2.1 Forms of justice
Over the course of history, the idea of justice has been understood and defined in many different ways. This section considers some of the key forms of justice which still influence how we understand justice today.
Distributive and corrective justice
Writing in the fourth century BC, the Greek philosopher Aristotle was responsible for some of the earliest views on justice.
Aristotle believed that a just law was one that both encouraged individual freedom and enabled people to live peacefully. From society’s perspective, key to this was allowing people to fulfil themselves in society.
In considering perspectives on justice, Aristotle distinguished between what he saw as the two key forms: distributive justice and corrective justice.
Distributive vs corrective justice
At its simplest, distributive justice focuses on how things such as rights, goods and well-being should be distributed amongst people.
The core idea of distributive justice, according to Aristotle, is that of ‘treating equals equally’. Yet what exactly does this mean. Who, for example, are the relevant equals? And what is actually involved in treating people equally?
On the other hand, corrective justice is about giving someone either what they deserve or have a right to. In a legal sense, this can relate to punishment due for an offence which has been committed, or – conversely – the redress someone is due for a wrong suffered.
The ancient Roman’s took a slightly different perspective, arguing that rather than being the product of human society, basic legal principles are derived from nature. The underpinnings of this view still exist today in the form of natural justice. Key principles of natural justice hold that each person is entitled to a fair trial and that a judge must be free from bias. These principles – or at least the assumptions underpinning them – are still commonly found in discussions of rights and justice today.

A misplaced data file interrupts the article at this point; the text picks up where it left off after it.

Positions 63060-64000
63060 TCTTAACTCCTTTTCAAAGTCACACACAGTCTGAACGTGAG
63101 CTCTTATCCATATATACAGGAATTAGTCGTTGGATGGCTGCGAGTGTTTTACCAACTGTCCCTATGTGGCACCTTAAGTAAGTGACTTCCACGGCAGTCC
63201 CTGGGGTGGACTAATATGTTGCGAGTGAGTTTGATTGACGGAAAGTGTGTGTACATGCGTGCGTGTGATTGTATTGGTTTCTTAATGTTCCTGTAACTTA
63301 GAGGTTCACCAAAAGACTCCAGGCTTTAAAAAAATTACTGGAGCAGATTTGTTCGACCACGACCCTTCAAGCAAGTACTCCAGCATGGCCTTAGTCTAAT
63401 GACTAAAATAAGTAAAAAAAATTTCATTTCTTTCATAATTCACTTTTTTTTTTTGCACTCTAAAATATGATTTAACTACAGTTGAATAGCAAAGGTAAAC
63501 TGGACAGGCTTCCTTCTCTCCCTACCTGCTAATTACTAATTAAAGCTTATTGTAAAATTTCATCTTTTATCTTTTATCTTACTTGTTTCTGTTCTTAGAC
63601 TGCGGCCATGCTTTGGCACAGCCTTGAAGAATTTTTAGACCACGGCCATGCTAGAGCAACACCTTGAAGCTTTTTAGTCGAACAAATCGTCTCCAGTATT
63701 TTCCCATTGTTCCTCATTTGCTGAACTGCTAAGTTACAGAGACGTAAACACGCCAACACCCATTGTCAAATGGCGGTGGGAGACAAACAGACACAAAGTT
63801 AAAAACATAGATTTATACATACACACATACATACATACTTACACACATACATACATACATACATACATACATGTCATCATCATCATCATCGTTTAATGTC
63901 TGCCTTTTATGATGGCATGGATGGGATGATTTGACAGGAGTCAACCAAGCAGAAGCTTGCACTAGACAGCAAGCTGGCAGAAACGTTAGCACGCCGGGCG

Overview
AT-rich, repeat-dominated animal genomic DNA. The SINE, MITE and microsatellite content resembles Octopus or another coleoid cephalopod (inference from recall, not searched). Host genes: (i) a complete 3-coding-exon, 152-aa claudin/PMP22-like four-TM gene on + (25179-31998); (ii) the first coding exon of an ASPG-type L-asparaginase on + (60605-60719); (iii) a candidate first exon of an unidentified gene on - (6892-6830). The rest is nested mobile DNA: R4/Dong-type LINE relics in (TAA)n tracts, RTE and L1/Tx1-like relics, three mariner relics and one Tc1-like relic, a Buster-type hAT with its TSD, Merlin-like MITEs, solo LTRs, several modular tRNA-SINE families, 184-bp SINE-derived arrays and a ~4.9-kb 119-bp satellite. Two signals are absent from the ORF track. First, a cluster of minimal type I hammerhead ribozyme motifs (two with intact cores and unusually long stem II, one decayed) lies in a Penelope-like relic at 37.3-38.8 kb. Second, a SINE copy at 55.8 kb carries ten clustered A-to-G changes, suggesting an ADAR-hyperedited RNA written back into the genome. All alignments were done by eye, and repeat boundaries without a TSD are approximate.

This is concerned with the content of the law. The legal principles created by relevant legislative bodies and the courts need to be regarded as ‘just’. What is considered to be just in these circumstances is influenced by a range of social and contextual factors, many of which are captured in this diagram:
Substantive vs formal justice
Beyond more philosophical perspectives, definitions of justice are also quite practical in nature. In this regard, it can be useful to distinguish between substantive and formal aspects of justice.
The moral and cultural values of the society in which the law is created are especially influential in determining whether any given law is regarded as just. Where a law is considered to be unjust the consequences for social order can be potentially far reaching, up to and including social unrest.
In contrast, formal justice is concerned with ensuring that legal principles are applied in a way which is fair. This invariably involves treating people in a similar situation in the same way: like cases should be treated alike. It is important that judges are unbiased when they hear cases, and that the same rules of procedure are applied to everyone in the same way. It is also important that regulatory frameworks such as health and safety laws, planning laws and financial services laws operate and are applied in a way that is fair and consistent.
The European Convention on Human Rights
Since 1950 the UK has been a signatory to the European Convention on Human Rights (ECHR). The ECHR is an international treaty signed by members of the Council of Europe and is, consequently, separate and unrelated to Brexit and the UK’s departure from the European Union. Being a signatory to the ECHR, means that the UK along with other countries, is ‘committed to upholding certain fundamental rights, such as the right to life, the right to a fair trial, and the right to freedom of expression’ (Dawson, 2019).
Activity 2 Types of justice
Reflect on the types of justice described in the animation below.
Which one do you feel is most relevant in a modern world?
Over the course of history there have been many different approaches to and interpretations of justice. Those forms of justice found in modern societies are often a reflection of a society’s history, but may also reflect efforts to adapt to meet the changing needs of the modern world. Ultimately, it is about recognising the value and importance of justice and the need to recognise the rights of every human as enshrined in human rights legislation and conventions.